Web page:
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colne, preached his funeral sermon, which

soon

not had fair play for his lise. The hindering a parliamentary inquiry into the death of a king, by putting an end to the parliament itself, had an odd appearance, and caused many to think that there was more at the bottom than it was convenient should see the light.—I wilL add a passage from Burnett, to what has been now produced, which, if true, will pretty well clear up this matter. "King fames, fays he, in the end of his "reign was become weary of the duke of Buckingham, '* who treated him wit^such an air of insolent contempts *' that he seemed at laif resolved to throw him off, but "could not think of taking the load of government on, "himself, and so resolved to bring the earl of Somerset •' again into favour, as that lord reported it to some from "whom I had it. He met with him in the night, in *' the gardens at Theobalds: Two bed chamber men "were only in the secret; the king embraced him ten*' derly and with many tears. The earl of Somerset be"lieved the secret was not well kept; for soon after the "king was taken ill with some fits of an ague and died. *' My father was then in London, and did Very much '• suspect an ill practice in the matter: 'But perhaps Dr. "Craig, my mother's uncle, who was one of the king's *' physitians, possessed him with these apprehensions; *' for he was disgraced for faying he believed the king *' was poisoned." (s) These are the foundations on (/) Burnet, which the suspicion of James's being poisoned by Buck- Vol-l- P. ingham relies. Whether any thing more than suspicion arises from them, must be left to the reader to determine. Lord Clarendon, who could not be ignorant of a good part of what has been now related, speaking of "James's death, fays^ *'itwas occasioned by an ague* *' (after a short indisposition by the gout) which meet"ing many humours in a fat unwieldy body of 58 "years old, in four or five fits carried him out of the "world. After whose death, adds he, many scanda"lous and libellous discourses were raised 'without the "least colour, or ground: as appeared upon the strictest R "and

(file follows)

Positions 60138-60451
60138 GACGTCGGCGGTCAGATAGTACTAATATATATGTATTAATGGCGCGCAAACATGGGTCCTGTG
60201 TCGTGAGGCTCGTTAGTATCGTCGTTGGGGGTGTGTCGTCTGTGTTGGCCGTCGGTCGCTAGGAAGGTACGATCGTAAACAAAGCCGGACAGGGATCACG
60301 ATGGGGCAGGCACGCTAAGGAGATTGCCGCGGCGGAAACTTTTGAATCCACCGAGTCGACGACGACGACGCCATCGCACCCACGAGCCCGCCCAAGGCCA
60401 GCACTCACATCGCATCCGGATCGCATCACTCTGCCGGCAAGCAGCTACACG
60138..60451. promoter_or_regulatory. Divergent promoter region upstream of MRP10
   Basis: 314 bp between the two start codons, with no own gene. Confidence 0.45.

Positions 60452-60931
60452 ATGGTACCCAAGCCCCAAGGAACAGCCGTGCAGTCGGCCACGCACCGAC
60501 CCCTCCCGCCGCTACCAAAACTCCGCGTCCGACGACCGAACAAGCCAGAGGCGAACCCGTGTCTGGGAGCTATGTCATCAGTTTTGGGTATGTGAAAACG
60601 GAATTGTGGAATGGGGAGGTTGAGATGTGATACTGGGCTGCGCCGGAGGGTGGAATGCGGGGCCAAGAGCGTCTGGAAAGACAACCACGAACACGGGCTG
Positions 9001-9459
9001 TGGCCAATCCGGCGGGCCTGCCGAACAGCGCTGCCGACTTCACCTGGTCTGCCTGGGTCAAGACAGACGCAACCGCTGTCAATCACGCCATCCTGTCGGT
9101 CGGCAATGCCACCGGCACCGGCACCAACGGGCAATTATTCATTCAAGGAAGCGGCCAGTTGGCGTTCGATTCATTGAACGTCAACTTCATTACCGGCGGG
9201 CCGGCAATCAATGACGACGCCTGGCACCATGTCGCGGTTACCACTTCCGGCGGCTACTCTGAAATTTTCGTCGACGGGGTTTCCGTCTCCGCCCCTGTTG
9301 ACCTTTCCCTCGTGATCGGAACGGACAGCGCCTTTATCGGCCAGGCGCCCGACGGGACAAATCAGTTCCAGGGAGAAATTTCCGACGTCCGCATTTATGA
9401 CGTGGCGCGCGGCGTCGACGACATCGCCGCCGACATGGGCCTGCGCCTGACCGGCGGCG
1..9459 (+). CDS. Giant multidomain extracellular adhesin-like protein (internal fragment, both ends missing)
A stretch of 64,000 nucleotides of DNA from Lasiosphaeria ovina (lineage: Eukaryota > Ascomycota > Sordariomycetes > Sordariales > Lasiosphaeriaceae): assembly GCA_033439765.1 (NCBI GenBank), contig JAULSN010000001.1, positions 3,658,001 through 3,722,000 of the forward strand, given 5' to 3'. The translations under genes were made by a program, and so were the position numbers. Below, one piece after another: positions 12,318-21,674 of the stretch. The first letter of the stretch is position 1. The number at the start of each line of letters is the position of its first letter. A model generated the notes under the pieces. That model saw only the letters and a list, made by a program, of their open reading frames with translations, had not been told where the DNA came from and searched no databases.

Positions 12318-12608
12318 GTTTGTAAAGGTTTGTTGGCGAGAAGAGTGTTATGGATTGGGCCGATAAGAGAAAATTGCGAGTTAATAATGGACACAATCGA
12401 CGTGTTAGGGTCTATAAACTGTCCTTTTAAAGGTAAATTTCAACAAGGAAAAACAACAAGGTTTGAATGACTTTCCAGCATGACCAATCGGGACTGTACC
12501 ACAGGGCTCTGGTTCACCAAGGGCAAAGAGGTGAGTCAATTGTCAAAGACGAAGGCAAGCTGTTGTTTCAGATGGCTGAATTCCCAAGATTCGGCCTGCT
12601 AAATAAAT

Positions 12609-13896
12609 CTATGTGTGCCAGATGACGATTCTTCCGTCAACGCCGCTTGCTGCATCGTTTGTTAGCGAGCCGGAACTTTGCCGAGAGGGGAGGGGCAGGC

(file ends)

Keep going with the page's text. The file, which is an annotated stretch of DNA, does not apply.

soon after was printed with the title of* Great Britain's Salomon, [4 F] full of the

most

"and most malicious examination that could be made, *e long after, in a time of licence, when no body was ** afraid of offending majesty, and when prosecuting the ** highest reproaches and contumelies against the royal JhlCv3!" "family, was held very meritorious." (^) ThisistalkI. p! 24. ing w'tn a great air of authority indeed! was there no colour or ground for suspicion of foul play, when Buckingham himself owned that he had recommended the plaister and drink to the king, andhad them administered to him, without consulting the physicians? was there no ground for such a suspicion, when some of his majesty's own physicians believed it, and the king himself attributed the cause of his trouble to the plaister and drink which the duke had given him? had the house of commons no colour or ground to impeach the duke of Buck' . itigham for his behaviour in this affair? or were they the authors of the scandalous and libellous discourses that were raised about it? A writer who gives himself such a strange liberty of censuring, ought to be pretty sure he is in the right, or otherwise he stands but a very poor chance of being believed. Will. Sanderson, very roundly lays, " that what Buckingham gave James to drink ** was a posset drink of milk and ale, hartshorn, and ** marygold flowers, ingredients harmless and ordinary. "And though, fays he, the doctors were offended that "any one durst assume this boldness (of applying the plaister) without their consent; by after examina(b) Sander- "tion, all men then were assured of the composition, •fK'lames " and a p'ece thereof eaten down by such as made it; p. 59'i, he'" at,d the plaister many months afterwards in being for liadgivtn "further tryal of any suspition of poyson." (h) The almost the rea<jer must „;ve what credit to this he thinks it deserves,